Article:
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if you haven't already done so, get a liquid test kit, freshwater master test kit is the best by aquarium pharmaceuticals, i would go the fishless cycle, costs much less, and is less work, by cycling **** fish, you increase you cycle time by months, not to mention the daily 50% water changes to keep ammonia in check, my 10 gallon took 3 months to fully cycle with 2 fish in it, during that time i lost a red tail shark, and several platies, i went the fishless route with my 20 gallon, it cycled in 10 days, what your fish store guy told you is true, you will experience an ammonnia spike if you go fishless, but, the way to counter act that, and the proper way of adding fish takes care of it in no time, once your cycle is finished(ammonia=0,nitrite=0) you can start adding fish, 2-3 per week, doing it this way, allows the beneficial bacteria to adjust to the bioload. but really its your choice, you can take the much longer more expensive way, or the cheaper, shorter route, also, if you choose tocycle with fish, don't choose tetras, zebra danios are much hardier and much more likely to survive to survive the ammonia and nitrite poisoning.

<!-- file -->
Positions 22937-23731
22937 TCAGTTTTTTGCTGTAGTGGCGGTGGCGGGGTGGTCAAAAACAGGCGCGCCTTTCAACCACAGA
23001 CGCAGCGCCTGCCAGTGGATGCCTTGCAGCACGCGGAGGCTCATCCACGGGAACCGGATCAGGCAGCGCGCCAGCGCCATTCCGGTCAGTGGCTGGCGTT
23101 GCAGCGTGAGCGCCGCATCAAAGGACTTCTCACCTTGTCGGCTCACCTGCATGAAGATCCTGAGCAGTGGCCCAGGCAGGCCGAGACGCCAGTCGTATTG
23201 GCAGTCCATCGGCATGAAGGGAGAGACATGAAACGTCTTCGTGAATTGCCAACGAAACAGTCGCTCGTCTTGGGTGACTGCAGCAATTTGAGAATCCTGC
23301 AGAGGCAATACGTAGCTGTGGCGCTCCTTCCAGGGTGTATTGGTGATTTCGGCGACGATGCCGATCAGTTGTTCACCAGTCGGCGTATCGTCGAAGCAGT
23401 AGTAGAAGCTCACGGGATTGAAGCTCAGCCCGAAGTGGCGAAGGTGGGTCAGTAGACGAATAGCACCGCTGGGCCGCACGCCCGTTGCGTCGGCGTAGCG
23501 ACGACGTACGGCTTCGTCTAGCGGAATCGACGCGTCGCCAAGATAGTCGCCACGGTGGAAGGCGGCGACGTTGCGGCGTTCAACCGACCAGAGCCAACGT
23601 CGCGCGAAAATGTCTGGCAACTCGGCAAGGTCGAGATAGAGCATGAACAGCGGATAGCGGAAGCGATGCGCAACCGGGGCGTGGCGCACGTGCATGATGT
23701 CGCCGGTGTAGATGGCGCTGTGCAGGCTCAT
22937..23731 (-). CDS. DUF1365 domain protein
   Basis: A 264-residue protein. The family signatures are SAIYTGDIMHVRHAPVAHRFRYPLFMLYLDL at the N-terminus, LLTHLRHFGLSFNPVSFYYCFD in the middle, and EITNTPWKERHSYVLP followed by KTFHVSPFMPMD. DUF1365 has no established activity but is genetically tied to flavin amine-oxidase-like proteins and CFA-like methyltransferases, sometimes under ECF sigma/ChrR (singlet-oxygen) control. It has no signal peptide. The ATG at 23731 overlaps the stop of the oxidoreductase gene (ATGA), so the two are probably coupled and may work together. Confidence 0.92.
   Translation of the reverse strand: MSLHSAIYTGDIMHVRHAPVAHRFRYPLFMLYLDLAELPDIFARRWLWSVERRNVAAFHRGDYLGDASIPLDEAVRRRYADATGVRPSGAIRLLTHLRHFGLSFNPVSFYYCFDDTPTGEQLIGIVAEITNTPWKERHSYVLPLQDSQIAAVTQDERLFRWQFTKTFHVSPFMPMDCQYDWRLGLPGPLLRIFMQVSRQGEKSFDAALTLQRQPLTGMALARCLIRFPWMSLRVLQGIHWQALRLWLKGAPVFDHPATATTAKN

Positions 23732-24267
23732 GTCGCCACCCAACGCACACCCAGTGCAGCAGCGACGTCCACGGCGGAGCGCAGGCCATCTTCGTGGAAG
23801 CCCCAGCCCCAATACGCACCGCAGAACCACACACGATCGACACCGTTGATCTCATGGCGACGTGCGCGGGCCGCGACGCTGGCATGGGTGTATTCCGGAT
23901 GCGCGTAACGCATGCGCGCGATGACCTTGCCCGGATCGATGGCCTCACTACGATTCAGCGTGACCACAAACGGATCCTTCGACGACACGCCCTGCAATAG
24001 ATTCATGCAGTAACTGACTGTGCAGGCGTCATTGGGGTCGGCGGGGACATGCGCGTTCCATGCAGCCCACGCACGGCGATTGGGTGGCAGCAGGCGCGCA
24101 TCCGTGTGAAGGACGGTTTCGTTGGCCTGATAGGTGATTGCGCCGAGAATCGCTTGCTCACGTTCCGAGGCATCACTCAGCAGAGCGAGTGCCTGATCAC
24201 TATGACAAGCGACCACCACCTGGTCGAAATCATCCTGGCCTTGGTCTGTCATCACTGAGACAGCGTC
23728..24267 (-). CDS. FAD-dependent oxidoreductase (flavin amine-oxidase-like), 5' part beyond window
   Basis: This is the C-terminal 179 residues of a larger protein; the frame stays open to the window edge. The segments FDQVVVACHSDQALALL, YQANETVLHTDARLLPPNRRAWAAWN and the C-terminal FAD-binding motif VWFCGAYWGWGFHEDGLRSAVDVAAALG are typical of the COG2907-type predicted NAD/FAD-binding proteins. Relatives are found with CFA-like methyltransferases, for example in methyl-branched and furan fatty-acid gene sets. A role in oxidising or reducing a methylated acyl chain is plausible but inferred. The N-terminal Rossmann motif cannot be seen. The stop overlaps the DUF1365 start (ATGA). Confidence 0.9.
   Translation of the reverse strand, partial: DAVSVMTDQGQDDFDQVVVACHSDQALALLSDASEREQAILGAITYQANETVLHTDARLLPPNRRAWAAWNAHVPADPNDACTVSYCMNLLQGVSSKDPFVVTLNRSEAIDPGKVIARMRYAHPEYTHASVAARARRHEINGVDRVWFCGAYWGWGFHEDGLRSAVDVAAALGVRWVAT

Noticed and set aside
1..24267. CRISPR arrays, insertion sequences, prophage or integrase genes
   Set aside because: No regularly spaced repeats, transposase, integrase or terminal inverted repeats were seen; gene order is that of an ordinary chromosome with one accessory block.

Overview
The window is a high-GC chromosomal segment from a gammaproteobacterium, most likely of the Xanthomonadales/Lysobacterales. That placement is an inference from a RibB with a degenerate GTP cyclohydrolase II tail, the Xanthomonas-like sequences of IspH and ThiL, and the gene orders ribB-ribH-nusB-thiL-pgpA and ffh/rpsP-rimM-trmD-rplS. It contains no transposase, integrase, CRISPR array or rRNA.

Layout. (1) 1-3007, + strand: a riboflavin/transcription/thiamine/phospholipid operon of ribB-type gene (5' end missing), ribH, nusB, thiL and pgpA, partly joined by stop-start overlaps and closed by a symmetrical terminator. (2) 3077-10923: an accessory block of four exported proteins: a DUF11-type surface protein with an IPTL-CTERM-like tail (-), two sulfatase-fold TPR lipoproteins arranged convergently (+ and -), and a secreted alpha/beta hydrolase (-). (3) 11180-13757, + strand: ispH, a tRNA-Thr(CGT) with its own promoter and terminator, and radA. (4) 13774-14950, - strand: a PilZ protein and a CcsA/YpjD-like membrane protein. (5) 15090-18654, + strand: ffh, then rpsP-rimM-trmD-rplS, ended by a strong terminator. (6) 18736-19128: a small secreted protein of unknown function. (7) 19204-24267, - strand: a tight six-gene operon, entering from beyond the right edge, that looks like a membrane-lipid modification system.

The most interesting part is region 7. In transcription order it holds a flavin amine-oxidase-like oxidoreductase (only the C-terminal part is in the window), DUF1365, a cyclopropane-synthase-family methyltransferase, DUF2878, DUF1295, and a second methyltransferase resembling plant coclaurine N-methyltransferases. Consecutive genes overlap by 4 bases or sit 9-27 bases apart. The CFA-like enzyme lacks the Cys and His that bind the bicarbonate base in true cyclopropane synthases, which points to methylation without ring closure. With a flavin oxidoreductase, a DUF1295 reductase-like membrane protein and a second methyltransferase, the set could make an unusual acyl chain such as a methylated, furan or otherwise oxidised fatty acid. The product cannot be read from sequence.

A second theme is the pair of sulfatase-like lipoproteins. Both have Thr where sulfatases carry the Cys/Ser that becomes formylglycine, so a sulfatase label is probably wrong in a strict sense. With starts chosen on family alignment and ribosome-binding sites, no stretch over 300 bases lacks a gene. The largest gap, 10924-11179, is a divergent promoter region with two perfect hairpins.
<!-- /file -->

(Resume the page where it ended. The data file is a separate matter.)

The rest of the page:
ok, for pH, stable is best, less stress on the fish

before adding fish, test the water for ammonia, nitrite and nitrates, if everything checks out, do a partial water change to bring down the nitrates, then you can add fish, but only 2-3 per week until your tank is stocked